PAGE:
Time to present the Fish4Ever mermaids pretending to be sworn in


Imilia Lucas

Jane Victoria Powell

with costumes made by

fellow mermaid, Melanie Small.

Here is the Greenpeace fish talking to fisherman, Jeremy Percy – please check out Greenpeace’s new campaign to be Be a Fisherman’s Friend.

(Yes, fishers do seem to be mostly male.).

Results of Marine Ecocide Trial

In response to the jury’s failure to deliver an unanimous verdict in the time available, the judge acquitted the Secretary of State and ordered the prosecution to pay court costs.

I am not MEANT to know how the jury of sixth-formers voted but I do know so I am now going to tell you.

The jury at first voted 7 to 5 in favour of finding the Secretary of State Caroline Spellman guilty of ecocide.

The jury went away to try to reach an unanimous verdict. It returned a verdict even closer to a guilty charge, voting 8 to 4 in favour of finding the Secretary of State guilty.

However, the jury could not deliberate further because, unlike a real trial, we only had a day, and the day was ending.

So the defence jumped in and asked for the Secretary of State to be acquitted and costs to be awarded to the prosecution, and, wrongly – in my biased pro-fish opinion – the judge agreed.

As I could not be a mermaid that day, here is a picture of me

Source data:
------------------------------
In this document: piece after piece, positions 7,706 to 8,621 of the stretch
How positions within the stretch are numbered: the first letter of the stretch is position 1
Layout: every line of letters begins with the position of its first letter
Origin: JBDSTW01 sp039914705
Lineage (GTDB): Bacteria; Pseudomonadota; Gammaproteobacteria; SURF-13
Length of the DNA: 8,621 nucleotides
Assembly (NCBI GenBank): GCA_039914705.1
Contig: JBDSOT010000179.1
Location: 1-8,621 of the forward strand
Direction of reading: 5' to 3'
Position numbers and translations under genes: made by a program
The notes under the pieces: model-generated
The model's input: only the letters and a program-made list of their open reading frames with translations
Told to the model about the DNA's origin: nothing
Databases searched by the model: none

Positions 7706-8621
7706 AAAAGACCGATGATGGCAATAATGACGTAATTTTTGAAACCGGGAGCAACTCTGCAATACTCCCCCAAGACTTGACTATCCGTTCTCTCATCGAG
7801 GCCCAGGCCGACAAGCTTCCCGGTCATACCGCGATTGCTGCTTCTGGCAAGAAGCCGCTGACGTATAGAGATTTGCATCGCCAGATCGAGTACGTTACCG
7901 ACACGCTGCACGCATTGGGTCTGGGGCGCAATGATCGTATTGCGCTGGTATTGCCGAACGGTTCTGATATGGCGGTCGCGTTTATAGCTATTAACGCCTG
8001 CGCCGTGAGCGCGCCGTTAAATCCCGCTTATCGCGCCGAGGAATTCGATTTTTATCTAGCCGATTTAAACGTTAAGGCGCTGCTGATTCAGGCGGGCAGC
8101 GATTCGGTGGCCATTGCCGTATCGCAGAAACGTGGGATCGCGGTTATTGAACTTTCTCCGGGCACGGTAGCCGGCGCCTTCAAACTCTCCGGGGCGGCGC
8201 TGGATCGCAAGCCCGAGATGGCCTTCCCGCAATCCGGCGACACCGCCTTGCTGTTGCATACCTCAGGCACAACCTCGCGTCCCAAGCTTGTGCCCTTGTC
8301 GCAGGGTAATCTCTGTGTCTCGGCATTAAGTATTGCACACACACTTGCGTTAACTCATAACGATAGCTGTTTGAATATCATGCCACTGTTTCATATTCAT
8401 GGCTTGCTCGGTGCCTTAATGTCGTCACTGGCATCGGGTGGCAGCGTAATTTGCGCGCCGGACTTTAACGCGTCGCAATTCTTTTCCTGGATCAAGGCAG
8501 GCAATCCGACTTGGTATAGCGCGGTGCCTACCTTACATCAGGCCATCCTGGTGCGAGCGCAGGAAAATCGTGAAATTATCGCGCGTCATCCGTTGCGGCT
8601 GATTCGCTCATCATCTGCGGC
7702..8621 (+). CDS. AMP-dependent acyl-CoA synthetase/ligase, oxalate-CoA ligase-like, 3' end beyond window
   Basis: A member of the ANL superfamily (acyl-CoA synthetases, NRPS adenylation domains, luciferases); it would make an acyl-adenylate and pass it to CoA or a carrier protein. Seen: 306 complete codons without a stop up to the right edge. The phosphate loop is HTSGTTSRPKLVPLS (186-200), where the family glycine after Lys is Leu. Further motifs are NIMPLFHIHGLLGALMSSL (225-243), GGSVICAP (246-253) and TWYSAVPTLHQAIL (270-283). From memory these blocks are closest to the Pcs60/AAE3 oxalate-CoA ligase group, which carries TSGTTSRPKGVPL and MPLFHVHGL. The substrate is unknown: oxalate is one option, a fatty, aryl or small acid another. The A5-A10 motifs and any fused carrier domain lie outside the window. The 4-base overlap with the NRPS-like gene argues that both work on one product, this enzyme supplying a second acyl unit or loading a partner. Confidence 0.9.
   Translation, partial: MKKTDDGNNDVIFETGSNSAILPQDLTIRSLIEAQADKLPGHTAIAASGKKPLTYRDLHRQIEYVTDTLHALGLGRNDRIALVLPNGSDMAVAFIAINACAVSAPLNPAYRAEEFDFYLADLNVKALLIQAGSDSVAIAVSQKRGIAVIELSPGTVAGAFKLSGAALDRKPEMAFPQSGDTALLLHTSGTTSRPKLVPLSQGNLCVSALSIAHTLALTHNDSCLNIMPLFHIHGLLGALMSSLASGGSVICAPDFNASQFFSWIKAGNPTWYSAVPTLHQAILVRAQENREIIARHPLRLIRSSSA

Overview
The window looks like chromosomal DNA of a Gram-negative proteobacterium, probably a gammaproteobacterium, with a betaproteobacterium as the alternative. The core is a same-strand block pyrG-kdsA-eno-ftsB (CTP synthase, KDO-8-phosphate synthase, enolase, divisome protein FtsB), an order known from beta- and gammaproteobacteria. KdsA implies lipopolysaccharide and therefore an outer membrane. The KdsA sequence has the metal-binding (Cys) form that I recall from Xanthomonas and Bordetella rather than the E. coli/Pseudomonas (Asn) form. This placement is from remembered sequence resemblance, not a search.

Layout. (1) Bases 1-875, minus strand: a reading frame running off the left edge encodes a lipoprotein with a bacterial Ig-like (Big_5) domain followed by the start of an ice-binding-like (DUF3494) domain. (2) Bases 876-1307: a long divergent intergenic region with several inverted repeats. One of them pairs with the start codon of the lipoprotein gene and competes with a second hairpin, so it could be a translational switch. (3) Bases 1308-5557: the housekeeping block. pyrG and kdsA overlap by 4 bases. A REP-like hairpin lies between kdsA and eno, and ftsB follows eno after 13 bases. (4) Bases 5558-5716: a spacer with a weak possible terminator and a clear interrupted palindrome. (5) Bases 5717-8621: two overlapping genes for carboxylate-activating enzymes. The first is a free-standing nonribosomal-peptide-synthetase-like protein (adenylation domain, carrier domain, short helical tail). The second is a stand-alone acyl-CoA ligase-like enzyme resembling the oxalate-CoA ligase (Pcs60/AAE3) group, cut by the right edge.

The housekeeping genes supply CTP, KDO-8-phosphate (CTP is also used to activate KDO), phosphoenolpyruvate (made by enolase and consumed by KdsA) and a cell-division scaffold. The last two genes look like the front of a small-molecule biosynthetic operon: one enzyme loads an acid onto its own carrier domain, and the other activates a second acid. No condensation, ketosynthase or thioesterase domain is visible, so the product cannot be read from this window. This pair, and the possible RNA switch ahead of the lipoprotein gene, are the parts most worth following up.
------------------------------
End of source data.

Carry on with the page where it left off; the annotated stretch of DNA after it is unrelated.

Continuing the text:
on Bias Lane (in Devon). Apologies for the diversion.

Whatever the outcome of the trial, it raises awareness of the Eradicating Ecocide campaign to make ecocide an international crime.

As Polly Higgins wrote recently:

“Big ideas always start out in the margins before they spread into the mainstream. Earth law and in particular the law of Ecocide is just that – a big idea worth spreading.”

No Tesco in Stokes Croft fundraising party – Chance to win a Banksy!

Here (above left) is breakfast, a sourdough loaf from the Stokes Croft pop-up bakery (above right), just across the road from the famously-unwanted Tesco.

“A year ago these streets were the scene of riots following the bitterly opposed opening of a Tesco store. Twelve months on, Stokes Croft, Bristol’s most bohemian neighbourhood, is booming,” wrote Stephen Morris in the Guardian earlier this week.

In a debate in parliament on 17 January 2012, Stephen Williams MP said:

“I am probably the only Member in the Chamber who has experienced a riot in his constituency caused by the opening of a branch of Tesco. It took place over the Easter and royal wedding bank holidays in April last year. I certainly do not condone the antics of those constituents, but I very much share their frustration. Large businesses do not work with the grain of local opinion.”

Here’s some background, briefly: Our No Tesco in Stokes Croft campaign, began February 2010 after Tesco arrived in Stokes Croft by stealth.

Against all odds, we took our legal battle as far we could – to judicial review.

We lost – our court costs are £2,126.50.

We are having a fundraising party on Friday 13 April at 7.30 pm with music, poetry and street theatre at 35 Jamaica Street, Bristol BS2 8JP. Join the group on Facebook.


Buy a limited-edition bone china “I Paid The Fine” mug produced by The People’s Republic of Stokes Croft, and be part of social history.

Twelve of the 250 mugs will be accompanied by one of the original Banksy posters donated by the graffiti artist as a “commemorative souvenir poster.”

Every campaign, whether you win or lose, is worth its weight in gold for it raises awareness of the issues.